Capture Window in Human AF. Introduction: Local capture of atrial fibrillation (AF) was shown in animal experiments for a wide range of pacing rates, thus demonstrating the existence of an excitable gap. The aim of this study was to assess the existence of an excitable gap in human AF by studying the mechanism of local control and acceleration of AF over a wide range of pacing rates and by evaluating the time window of capture. Methods and Results: Recording and stimulation of electrical activity in the right atrium during AF was performed by a monophasic action potential (MAP) contact electrode catheter in 17 patients with lone AF during electrophysiologic study. Stimulation was started at pacing intervals close to the mean AF interval, and the time window of capture was estimated by lengthening or shortening the pacing interval until capture was lost. Pacing intervals shorter than the minimum cycle length for capture were also tested. Beat-to- beat measurements of AF intervals during pacing were performed. Atrial MAP signal showed rapid irregular activity with an average AF interval of 151.3 ± 16.1 msec and SD of 21.3 ± 5.2 msec. Rapid pacing with a cycle length slightly shorter or longer than the mean AF interval resulted in local capture of AF. The width of time window of capture ranged from 22 to 36 msec, with a mean value of 28.8 ± 4.9 msec. The average minimum pacing interval of stable capture was 129.2 ± 19.5 msec, while the maximum was 158.1 ± 18.7 msec, corresponding to 85% and 104% of mean AF cycle length, respectively. Pacing too rapidly resulted in a transient acceleration of AF, with an average shortening of fibrillation interval from 149.8 ± 16.6 to 123.2 ± 15.1 msec (P <0.01). Conclusion: Local capture is feasible during AF in humans over a wide range of pacing rates, indicating the possibility of regional control of the fibrillatory process. This result demonstrates the presence of an excitable gap during AF in human atria.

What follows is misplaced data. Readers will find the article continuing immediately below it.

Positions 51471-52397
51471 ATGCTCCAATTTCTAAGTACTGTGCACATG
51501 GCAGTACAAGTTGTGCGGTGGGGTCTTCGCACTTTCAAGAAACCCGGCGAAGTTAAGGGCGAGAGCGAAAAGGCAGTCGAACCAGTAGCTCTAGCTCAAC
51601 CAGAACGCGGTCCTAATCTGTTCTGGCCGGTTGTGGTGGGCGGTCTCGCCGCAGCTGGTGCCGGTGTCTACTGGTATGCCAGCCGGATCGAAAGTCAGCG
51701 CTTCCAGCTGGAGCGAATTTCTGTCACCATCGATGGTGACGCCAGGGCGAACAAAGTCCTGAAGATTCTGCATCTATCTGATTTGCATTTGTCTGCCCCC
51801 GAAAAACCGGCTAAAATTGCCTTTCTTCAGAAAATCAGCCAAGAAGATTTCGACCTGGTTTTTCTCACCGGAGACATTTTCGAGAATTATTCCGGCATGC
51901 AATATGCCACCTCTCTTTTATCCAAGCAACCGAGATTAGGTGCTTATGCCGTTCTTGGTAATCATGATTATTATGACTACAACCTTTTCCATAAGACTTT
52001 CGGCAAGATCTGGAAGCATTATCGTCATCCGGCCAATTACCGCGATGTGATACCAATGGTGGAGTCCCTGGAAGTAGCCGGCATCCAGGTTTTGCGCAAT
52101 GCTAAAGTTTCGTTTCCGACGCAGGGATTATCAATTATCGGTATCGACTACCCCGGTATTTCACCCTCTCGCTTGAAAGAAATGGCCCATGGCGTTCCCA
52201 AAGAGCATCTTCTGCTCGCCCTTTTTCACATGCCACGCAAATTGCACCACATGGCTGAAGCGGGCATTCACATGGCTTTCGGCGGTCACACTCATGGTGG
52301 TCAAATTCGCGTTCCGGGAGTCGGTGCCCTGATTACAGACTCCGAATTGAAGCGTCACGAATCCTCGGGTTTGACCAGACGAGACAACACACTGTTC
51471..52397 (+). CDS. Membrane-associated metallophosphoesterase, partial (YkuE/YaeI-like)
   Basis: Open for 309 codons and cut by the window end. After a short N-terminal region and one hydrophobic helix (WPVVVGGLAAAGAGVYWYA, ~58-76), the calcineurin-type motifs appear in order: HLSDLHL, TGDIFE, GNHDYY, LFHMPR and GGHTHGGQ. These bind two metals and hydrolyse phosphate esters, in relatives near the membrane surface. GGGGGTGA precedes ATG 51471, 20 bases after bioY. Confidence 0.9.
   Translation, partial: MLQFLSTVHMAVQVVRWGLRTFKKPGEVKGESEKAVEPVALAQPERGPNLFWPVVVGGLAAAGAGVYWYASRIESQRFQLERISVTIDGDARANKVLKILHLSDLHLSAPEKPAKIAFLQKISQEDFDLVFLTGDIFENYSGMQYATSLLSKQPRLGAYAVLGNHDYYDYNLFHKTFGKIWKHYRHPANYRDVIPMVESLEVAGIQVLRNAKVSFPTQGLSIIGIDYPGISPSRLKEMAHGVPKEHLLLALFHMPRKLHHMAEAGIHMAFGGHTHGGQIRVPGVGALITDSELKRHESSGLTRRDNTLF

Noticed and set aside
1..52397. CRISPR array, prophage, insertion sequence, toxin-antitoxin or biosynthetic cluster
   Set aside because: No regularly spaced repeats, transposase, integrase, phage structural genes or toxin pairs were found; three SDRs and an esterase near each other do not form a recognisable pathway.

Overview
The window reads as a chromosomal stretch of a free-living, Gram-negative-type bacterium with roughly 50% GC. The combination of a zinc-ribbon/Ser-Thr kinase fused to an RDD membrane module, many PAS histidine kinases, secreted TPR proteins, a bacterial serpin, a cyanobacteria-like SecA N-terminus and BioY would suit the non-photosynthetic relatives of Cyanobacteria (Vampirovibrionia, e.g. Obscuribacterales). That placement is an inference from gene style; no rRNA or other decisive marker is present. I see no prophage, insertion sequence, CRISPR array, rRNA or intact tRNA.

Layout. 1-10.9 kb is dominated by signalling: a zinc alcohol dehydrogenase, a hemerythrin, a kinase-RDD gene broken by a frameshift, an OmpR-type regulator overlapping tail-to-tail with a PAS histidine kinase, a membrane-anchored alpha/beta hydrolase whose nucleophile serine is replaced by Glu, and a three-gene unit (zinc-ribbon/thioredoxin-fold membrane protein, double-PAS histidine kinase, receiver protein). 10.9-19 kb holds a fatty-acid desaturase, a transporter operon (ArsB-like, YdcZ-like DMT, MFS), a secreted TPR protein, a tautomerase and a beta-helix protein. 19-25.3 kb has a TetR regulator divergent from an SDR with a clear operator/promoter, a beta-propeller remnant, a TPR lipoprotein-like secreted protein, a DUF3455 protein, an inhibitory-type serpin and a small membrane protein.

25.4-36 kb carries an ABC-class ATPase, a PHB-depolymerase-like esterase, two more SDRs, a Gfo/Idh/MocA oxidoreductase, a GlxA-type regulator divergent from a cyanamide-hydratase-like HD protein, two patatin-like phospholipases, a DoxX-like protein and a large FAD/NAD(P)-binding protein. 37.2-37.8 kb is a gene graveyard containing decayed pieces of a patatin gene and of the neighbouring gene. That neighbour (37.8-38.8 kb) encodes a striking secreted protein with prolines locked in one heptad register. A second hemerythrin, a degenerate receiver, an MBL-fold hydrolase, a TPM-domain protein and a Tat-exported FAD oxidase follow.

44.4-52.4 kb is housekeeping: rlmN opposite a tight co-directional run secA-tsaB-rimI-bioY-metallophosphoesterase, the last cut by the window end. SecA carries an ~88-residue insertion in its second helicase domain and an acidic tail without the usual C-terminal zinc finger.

|Number of pages||9|
|Journal||Journal of Cardiovascular Electrophysiology|
|Publication status||Published - 1999|
ASJC Scopus subject areas
- Cardiology and Cardiovascular Medicine